Diverse understanding of corporate social responsibility (CSR) abounds among scholars and practitioners in Nigeria. The purpose of this chapter is to reinvent CSR in Nigeria through a deeper understanding of the meaning and theories of this nebulous concept for better application in the industry. The qualitative research approach is adopted, relying on critical review of scholarly articles on CSR, website information of selected companies and institutional documents. It was found that there are diverse meanings of CSR in the reviewed literature, but the philanthropic initiatives and corporate donations for social issues are the common CSR practices in Nigeria. Besides, the eight dominant theories of CSR that find relevance for applications in the industry are shareholder/agency, stakeholder, legitimacy, instrumental, social contract, conflict, green and communication theories. The implication of the discourse is that better understanding and application of CSR theories would strengthen conceptual, theoretical and empirical research in the field of CSR. Besides, CSR theories are useful sources of information for practitioners for designing social responsibility policies and practices as well as for providing scholars with sound theoretical framework for academic research.

Details

Redefining Corporate Social Responsibility
Type: Book
ISBN: 978-1-78756-162-5

Keywords

Book part
Publication date: 18 April 2022

Lukman Raimi and Hassan Yusuf

Corporate social responsibility (CSR) is not new in the industrial society, as every corporation has embedded the philosophy of doing good and doing well in its business…

Abstract

Corporate social responsibility (CSR) is not new in the industrial society, as every corporation has embedded the philosophy of doing good and doing well in its business ethics for different motives. Literature established that CSR policies, theories and practices differ across countries, cultures and civilisations. The globalisation wave forced on global corporations a unified understanding of theories and practice of CSR from the perspective of developed countries of America and Britain. Britain's exit from the European Union and America's egocentric national policies launched by President Donald Trump are evidence of an increased leaning toward isolationism, and strong cases of anti-globalisation have been established by these nations. The purpose of this theoretical research is to investigate within the raging Globalisation and Anti-Globalisation debates, the key factors that motivate corporations from different contexts to initiate CSR programmes and the focus of programmes. This research adopts a qualitative research method, leveraging previous scholarly works, working papers, case studies and relevant internet resources. Insightful information from afore-mentioned sources were critically discussed from which useful findings were derived to support the subject of inquiry (factors that motivate CSR programmes and focus of programmes). It was found that similar factors motivate corporations with globalisation and isolation mindsets to embrace CSR programmes, but the focus of CSR programs of corporations differ, yet the programmes oscillate around economic, social and environmental dimensions of CSR. The gap left by the chapter is for future researchers to carry out an empirical investigation on the research.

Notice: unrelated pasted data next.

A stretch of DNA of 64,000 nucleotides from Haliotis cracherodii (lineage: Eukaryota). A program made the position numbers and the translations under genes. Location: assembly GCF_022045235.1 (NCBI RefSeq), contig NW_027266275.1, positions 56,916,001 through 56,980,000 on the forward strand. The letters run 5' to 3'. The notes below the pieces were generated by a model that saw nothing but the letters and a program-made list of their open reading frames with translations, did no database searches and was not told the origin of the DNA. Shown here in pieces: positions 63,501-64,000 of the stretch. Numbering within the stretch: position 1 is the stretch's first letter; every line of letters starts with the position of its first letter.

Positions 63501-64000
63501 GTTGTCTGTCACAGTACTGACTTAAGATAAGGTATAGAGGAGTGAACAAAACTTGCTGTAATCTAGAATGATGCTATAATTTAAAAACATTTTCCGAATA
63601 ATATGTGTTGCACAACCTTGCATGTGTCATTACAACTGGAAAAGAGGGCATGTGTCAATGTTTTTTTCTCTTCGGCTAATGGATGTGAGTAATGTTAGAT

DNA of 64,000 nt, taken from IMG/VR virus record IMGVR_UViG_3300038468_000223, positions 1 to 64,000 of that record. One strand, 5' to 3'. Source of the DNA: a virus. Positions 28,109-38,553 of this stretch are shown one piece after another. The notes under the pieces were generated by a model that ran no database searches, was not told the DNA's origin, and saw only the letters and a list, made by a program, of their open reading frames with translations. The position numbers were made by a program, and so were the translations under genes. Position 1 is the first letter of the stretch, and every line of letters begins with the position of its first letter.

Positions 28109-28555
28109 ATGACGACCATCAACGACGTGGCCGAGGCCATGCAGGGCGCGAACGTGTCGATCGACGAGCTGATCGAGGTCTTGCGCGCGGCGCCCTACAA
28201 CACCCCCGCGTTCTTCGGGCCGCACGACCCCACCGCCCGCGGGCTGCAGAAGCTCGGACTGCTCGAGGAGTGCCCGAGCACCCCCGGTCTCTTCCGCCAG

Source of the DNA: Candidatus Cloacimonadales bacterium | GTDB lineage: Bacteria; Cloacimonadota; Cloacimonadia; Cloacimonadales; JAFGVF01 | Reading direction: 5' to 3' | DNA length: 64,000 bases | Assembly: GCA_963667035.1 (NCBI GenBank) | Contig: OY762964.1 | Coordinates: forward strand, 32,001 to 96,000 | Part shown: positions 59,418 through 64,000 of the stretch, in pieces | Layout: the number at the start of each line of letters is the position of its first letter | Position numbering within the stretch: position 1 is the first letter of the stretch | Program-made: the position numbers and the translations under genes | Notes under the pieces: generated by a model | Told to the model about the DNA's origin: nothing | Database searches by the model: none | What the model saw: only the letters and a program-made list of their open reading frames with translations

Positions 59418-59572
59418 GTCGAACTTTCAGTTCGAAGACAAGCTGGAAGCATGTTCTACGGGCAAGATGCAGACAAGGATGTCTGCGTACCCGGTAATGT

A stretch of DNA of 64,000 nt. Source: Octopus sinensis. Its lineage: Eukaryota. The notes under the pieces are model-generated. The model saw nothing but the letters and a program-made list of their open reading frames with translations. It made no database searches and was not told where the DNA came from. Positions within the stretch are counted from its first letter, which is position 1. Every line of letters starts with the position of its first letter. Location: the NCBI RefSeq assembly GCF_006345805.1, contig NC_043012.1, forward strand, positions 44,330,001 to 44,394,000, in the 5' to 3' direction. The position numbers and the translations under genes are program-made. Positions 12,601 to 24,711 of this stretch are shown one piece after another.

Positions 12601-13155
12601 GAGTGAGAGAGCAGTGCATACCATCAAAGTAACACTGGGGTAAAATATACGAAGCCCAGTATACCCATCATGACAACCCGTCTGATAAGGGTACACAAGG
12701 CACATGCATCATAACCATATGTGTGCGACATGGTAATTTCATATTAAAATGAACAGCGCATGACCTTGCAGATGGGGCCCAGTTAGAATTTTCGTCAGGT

Details

The Equal Pillars of Sustainability
Type: Book
ISBN: 978-1-80382-066-8

Keywords

Article
Publication date: 8 July 2014

Lukman Raimi, Ashok Patel and Ismail Adelopo

Poverty is a plague which has continental manifestation, but its impact is heavily felt in several Muslim majority nations (MMNs), where unemployment, illiteracy, chronic…

3861

Abstract

Purpose

Poverty is a plague which has continental manifestation, but its impact is heavily felt in several Muslim majority nations (MMNs), where unemployment, illiteracy, chronic diseases, food shortage, sectarian wars and wave of militancy are surging at alarming rates. The purpose of this paper is to develop a faith-based model (FBM) to complement the conventional poverty reduction models. Experiences have shown that FBMs find more acceptability among Muslim nations because they have theoretical and theological underpinnings from the Qur’an and Hadith, as opposed to conventional models that are often viewed with suspicion, sequel to Islamic revivalism.

Design/methodology/approach

This research adopts a qualitative research method relying on secondary data/information sourced from CIA Factbook, previous scholarly works, working papers, case studies and relevant internet resources. In line with methodological approach of qualitative research, the secondary data/information were subjected to content and thematic analyses (CTA) from which facts, figures and presumptions were derived to support the FBM.

Findings

The paper justified the plausibility of integrating corporate social responsibility (CSR), Waqf system (WS) and Zakat system (TZS) as FBM for poverty reduction, enterprise development and economic empowerment in MMNs.